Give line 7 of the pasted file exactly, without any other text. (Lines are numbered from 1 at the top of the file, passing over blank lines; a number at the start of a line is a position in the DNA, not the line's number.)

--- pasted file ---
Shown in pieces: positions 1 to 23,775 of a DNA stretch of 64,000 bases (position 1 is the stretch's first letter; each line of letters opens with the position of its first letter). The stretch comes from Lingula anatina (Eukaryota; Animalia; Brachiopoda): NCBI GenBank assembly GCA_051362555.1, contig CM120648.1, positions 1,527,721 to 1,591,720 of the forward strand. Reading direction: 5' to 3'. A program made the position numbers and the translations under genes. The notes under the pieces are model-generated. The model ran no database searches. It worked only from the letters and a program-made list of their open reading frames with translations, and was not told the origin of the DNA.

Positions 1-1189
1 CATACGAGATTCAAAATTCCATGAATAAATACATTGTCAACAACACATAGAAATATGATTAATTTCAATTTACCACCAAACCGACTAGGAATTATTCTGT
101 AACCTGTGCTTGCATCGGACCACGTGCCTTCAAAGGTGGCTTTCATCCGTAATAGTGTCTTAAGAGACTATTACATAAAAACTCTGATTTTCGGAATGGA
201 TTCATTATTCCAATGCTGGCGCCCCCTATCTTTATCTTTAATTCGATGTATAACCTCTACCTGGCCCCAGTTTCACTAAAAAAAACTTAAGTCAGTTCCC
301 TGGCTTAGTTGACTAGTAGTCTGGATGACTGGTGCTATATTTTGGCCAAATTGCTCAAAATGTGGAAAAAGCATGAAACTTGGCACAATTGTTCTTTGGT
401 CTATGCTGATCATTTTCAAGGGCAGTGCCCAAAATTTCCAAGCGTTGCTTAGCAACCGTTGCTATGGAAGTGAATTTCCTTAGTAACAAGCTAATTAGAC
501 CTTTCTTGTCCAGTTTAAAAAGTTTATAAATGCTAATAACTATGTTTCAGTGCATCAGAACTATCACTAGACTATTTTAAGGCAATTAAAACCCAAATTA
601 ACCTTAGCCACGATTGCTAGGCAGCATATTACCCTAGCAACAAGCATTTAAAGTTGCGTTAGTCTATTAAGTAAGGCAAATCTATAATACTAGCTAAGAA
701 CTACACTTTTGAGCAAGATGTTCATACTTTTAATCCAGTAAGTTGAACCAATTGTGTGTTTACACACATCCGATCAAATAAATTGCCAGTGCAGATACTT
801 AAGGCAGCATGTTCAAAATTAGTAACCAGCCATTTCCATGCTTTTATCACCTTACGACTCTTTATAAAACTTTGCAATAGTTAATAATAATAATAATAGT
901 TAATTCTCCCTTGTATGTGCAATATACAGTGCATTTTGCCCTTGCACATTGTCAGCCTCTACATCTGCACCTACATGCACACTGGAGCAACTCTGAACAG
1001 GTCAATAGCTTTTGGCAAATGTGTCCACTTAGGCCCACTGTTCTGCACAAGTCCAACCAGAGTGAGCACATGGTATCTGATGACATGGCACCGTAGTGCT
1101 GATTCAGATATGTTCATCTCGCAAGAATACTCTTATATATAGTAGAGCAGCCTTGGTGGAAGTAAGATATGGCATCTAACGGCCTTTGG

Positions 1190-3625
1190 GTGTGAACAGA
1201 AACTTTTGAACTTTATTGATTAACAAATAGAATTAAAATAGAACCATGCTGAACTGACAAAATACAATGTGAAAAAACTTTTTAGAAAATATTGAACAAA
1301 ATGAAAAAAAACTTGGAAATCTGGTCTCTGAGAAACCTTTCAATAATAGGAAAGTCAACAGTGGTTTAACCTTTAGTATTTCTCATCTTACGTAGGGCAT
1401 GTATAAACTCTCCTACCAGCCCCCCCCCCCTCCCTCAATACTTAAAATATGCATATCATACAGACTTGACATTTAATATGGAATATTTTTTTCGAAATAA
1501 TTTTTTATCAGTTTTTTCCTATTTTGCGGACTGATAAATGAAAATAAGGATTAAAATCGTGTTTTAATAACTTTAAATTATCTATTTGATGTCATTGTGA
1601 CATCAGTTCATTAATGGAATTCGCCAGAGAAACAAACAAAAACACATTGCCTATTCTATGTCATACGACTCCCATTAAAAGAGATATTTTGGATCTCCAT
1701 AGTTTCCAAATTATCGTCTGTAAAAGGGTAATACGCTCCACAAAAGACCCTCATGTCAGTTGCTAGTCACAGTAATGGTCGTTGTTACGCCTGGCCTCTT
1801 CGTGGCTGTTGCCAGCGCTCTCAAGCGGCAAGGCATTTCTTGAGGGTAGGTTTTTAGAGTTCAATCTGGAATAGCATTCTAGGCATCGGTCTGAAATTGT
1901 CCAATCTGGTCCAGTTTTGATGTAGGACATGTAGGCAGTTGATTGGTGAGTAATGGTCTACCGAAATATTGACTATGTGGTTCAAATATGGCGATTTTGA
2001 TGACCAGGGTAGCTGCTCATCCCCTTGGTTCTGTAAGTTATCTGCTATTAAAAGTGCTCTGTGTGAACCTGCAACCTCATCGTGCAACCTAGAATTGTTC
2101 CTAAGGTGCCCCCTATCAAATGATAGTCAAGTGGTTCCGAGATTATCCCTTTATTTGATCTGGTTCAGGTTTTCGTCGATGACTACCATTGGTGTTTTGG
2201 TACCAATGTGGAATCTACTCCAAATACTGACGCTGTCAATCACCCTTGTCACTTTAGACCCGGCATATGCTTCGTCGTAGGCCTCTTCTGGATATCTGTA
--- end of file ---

401 CTATGCTGATCATTTTCAAGGGCAGTGCCCAAAATTTCCAAGCGTTGCTTAGCAACCGTTGCTATGGAAGTGAATTTCCTTAGTAACAAGCTAATTAGAC